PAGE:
Electricians protest police station work
Members of a local electricians union filled Troutdale City Hall on Tuesday night, Jan. 10, to protest the decision to award a contract for electrical work at the new police station to an out-of-state company.
Citing their long record of volunteer service and personal connections to Troutdale and East County, members of the International Brotherhood of Electrical Workers Local 48 told the City Council they were disappointed that the contract went to Prairie Electric, a non-union company in Vancouver, Wash., over a local union company that reportedly offered to do the job for less money.
Members added they supported the $7.5 million bond to finance the new police station, which voters approved in November 2010 to replace the current station on Dora Avenue. The city broke ground on the new station, located on Southwest Kendall Avenue, in August 2011.
Fairview resident Clif Davis, business manager and financial secretary for IBEW Local 48, said it's not a union versus non-union issue. Rather, it's about supporting residents who support the community, he said, adding that Local 48 has 61 active members who reside in Troutdale.
'When the jobs come to our city, jobs that are paid for with the rents and tax dollars of our members, the jobs are sent out of state to a contractor who has zero ties to this community,' Davis told the council.
Citing high unemployment rates in the construction industry, which reached 40 percent in 2009 and most of 2010, Davis said many IBEW members have to commute to Washington County and other areas where the jobs are, 'which is why it's important to get those jobs in the (East County) area when they're there.'
Troutdale Police Chief Scott Anderson said the contract documentation requires the general contractor, P and C Construction, to notify local qualified contractors of jobs. The Police Facility Management Group reviewed the bidding process and found it kept with all the requirements in selecting a contractor for the work, he said.
Anderson added that several other contractors on the project are based in East County and the Portland area.
Davis said only one union company responded to the bid request from P and C Construction for electrical work at the police station. He received documentation from the city that the union company's bid for one project was $12,000 less than Prairie Electric's bid.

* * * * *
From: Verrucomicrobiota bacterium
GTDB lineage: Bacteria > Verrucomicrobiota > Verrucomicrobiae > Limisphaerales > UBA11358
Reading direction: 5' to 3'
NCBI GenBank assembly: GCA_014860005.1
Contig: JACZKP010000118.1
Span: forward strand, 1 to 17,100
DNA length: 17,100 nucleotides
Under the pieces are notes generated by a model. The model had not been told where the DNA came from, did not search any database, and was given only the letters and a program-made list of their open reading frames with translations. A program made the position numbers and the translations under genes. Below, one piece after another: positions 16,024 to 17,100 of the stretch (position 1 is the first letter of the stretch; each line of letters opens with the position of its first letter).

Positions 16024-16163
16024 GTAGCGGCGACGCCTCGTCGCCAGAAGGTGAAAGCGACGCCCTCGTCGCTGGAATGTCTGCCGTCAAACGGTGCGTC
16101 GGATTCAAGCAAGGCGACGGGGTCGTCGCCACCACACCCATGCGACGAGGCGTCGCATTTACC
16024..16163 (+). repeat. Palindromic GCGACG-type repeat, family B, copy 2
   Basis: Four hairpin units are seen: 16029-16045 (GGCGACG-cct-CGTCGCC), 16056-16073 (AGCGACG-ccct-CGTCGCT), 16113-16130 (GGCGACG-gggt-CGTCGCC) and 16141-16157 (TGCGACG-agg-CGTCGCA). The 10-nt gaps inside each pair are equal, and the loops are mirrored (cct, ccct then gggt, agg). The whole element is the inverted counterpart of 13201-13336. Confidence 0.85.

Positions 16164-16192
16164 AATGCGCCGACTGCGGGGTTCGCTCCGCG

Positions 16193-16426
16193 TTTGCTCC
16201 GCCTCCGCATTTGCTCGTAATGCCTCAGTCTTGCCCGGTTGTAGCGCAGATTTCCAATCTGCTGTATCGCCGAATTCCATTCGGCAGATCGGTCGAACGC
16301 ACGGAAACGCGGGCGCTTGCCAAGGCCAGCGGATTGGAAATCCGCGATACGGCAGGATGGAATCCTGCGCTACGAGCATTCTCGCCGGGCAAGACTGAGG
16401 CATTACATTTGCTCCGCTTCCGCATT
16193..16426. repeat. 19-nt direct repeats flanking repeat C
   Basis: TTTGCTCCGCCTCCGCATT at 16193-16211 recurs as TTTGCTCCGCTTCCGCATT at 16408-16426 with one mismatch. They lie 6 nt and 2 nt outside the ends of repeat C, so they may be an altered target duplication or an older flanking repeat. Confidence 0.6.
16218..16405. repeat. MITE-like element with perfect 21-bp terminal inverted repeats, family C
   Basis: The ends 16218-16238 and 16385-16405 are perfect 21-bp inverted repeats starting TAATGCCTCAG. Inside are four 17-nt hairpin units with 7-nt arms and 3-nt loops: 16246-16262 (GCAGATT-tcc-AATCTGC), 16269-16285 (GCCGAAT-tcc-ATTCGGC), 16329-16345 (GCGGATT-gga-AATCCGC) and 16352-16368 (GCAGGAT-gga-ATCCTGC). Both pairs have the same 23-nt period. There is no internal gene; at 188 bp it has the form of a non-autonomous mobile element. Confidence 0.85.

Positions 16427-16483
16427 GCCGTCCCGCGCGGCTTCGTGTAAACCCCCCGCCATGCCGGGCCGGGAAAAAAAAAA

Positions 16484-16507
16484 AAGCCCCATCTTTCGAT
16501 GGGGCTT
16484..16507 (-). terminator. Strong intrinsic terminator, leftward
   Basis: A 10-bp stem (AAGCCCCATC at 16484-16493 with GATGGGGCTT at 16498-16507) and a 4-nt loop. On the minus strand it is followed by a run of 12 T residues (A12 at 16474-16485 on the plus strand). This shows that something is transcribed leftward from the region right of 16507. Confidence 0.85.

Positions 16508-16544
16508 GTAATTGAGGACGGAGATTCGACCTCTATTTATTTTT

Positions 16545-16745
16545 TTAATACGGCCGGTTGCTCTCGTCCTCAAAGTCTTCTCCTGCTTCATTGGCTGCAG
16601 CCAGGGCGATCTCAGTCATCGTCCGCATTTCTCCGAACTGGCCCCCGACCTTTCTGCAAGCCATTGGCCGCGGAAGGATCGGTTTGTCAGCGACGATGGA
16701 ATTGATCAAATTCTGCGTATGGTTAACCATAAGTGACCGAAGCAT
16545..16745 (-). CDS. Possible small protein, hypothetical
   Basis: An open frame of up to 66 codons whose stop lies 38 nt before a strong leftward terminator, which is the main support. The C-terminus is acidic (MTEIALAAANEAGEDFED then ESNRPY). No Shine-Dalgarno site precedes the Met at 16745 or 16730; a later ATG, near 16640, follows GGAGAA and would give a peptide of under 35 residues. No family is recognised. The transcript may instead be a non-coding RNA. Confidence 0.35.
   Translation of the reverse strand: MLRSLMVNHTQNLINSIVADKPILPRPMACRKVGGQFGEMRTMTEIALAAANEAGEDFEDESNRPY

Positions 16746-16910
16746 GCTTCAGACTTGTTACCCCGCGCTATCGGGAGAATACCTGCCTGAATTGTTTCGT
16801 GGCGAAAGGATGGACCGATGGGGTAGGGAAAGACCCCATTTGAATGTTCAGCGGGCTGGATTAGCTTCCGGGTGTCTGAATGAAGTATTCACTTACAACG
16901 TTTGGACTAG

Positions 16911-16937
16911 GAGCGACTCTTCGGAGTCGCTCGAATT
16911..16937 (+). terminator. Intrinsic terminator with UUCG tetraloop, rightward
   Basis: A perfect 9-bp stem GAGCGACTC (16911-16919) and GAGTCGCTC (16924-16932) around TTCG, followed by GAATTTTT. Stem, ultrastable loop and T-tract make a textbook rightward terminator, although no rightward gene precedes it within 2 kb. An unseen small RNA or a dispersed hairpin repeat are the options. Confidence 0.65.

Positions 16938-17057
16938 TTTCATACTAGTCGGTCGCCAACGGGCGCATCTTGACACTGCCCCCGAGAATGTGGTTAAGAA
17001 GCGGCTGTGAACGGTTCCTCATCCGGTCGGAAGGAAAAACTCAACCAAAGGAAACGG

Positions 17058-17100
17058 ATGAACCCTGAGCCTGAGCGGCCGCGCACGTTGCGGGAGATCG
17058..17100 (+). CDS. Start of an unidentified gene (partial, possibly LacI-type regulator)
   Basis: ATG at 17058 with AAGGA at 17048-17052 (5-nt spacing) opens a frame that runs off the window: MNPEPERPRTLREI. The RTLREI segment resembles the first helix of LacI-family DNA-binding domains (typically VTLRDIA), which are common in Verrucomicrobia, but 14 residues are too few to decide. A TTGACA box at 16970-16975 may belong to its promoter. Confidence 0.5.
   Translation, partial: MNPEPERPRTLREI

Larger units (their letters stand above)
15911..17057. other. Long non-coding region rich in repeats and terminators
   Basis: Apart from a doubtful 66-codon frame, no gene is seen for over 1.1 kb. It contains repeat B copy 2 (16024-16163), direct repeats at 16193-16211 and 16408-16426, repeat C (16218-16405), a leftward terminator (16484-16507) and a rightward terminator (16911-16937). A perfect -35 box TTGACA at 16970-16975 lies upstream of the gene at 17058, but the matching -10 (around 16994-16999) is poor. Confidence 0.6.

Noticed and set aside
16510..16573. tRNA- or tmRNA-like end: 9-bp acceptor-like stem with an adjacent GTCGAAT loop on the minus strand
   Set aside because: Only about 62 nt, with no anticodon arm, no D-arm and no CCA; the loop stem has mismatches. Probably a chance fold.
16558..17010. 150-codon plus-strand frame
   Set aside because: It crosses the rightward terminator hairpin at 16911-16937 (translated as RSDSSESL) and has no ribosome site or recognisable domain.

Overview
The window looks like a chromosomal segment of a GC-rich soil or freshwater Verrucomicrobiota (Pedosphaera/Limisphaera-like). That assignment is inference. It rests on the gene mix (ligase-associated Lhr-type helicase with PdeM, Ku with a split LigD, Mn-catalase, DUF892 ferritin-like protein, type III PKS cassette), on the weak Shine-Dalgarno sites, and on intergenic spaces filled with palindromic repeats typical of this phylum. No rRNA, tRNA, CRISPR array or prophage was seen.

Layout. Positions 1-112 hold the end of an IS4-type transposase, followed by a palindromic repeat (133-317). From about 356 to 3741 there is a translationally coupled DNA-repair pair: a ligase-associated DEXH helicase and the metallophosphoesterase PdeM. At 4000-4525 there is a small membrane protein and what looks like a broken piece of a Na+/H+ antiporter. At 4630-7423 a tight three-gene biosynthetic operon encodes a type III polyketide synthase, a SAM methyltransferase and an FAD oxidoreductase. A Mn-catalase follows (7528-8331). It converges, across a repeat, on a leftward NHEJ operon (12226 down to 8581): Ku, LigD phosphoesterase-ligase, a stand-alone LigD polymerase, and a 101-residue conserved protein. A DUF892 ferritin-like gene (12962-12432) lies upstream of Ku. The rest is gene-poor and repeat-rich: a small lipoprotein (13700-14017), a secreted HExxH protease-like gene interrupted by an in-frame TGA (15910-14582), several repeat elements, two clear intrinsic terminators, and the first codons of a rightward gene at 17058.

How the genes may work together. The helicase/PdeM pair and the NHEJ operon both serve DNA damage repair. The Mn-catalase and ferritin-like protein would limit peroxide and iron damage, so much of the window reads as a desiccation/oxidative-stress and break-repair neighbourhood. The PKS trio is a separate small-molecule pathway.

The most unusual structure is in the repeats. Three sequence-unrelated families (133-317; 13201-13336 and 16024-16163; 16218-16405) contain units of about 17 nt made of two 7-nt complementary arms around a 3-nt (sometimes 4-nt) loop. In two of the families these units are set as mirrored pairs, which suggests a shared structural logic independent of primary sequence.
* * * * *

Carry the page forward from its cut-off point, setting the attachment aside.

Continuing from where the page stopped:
Davis said he is still trying to find out why the union company's bid was rejected.
Davis estimated that the $1 million electrical contract for the police station could have provided jobs for at least seven local electricians, and possibly up to 10 or 12 jobs.
Troutdale resident Mike Ostman, a Local 48 member and a 41-year resident of East County, said he's worked only six months in the last year, although he still pays the full amount of taxes to support the schools his children attend.
'We're here to try to work,' Ostman said. 'To give our work to out-of-state electricians, I don't feel it's fair.'
Troutdale resident Dave Jacobsen added that 'IBEW 48 prides itself on doing the job right the first time on budget, and we fix our mistakes at no cost to the voters.'
Davis said IBEW has contributed a great deal of volunteer work to the community, such as providing funds to install four scoreboards at East County high schools and paying for the electrical services, outlets and modifications for street lamps in downtown Troutdale. IBEW is also working with the city to light up the Centennial Arch in downtown Troutdale, he said.
The only voice of dissent at the meeting was from Troutdale resident Dennis Goss, who said there was no evidence the union company was locked out of the bid.
'Either you look out for our voters, or you throw all that away and you throw competitive bidding away, and you respond to whatever pressure comes into this room,' he said.
City councilors said they were sympathetic to the IBEW members' comments at the meeting. Mayor Jim Kight directed city staff to prepare an official response to the issues that were brought up.
Anderson said he also is working on a letter to the IBEW responding to its concerns.
While it may be too late to get a contract for the police station, Davis said he hopes the city will come up with a plan to protect local workers and to make sure a similar incident does not happen again.